Giving an RC tank a fire control computer

tank

[Vincent] plays around with remote control tanks, and even though his current model is a WWII-era armor piece, he’d still like modern accoutrements such as a fire control computer and laser sighting for his main gun. His latest project did just that (French, Google translation) with the help of an Arduino, a few modifications to the receiver, and an IR rangefinder.

The stock RC tank includes servos to move the turret and the requisite electronics to fire an Airsoft gun. The precision of the mechanical movements inside the turret weren’t very precise, though, so [Vincent] had to gear down the servos to turn large movements into slight adjustments. After that, he installed an IR rangefinder and laser diode onto the barrel that allowed the gun to sight a target and read its distance.

After some experimentation with the rangefinder and laser, [Vincent] plotted data from firing a few BBs at a whole bunch of distances and targets. The graph came out fairly linear, and after plugging this into a graphing calculator, he was able to find an equation that took into account the distance and angle so the Arduino-powered fire control computer would hit its mark.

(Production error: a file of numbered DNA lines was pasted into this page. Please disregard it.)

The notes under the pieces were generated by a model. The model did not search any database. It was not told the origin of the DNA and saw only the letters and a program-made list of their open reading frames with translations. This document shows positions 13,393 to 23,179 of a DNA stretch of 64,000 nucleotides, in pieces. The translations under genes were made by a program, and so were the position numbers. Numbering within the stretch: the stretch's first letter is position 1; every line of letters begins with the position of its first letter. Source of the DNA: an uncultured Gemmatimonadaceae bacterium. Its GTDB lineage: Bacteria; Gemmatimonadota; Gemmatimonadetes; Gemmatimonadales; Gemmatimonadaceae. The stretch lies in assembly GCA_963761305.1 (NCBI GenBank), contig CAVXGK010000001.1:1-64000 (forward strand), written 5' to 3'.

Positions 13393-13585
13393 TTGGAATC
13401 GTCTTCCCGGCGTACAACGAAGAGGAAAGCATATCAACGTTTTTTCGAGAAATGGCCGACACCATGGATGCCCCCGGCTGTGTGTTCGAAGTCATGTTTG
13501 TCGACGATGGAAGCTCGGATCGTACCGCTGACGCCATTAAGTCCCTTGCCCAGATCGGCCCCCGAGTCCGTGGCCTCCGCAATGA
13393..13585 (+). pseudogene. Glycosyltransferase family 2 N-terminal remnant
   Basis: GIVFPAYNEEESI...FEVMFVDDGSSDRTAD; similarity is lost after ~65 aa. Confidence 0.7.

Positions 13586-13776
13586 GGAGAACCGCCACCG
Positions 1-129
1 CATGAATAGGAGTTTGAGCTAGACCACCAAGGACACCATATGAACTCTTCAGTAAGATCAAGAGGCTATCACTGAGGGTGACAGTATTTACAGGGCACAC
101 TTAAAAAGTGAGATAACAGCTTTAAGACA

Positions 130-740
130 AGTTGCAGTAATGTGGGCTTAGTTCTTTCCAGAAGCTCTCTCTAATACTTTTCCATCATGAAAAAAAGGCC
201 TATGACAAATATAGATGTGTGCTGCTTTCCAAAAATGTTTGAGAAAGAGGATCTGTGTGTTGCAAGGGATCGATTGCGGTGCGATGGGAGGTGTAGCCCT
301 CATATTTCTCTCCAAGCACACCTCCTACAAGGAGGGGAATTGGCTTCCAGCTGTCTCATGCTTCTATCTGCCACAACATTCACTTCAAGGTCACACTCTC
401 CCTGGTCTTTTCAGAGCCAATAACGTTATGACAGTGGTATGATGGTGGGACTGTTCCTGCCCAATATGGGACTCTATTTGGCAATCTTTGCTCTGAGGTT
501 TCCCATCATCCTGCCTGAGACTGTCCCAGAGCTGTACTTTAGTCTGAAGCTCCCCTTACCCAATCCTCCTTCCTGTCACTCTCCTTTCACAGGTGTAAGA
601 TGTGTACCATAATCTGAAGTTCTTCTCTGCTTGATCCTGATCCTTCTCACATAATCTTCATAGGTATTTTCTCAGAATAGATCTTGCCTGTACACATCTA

The accuracy of the gun is very impressive, all things considered. [Vincent] is able to accurately fire BBs downrange and hit an 8×12 cm target at five meters. You can check out that action below.

Comments

  1. polossatik says:

    And another arduino rant coming…
    Anyway, nicely done, that tank looks like a nice chassis to play with

    • Evocube says:

      AWESOME Work I want to do this to an RC Heli.
      Polossatik “looks like a nice chassis to play with” haha I took it out of context.

    • stevebb says:

      great work. And as to an arduino rant…
      Wonder if it might be possible for a skilled model engineer, to makes a miniature analogue mechanical fire control computer, that would be quite in keeping with WW2 era equipment

      • ColdTurkey says:

        Didn’t they require pretty much constant input via people? A recent-ish Retrotechtacular vid on here certainly suggested that.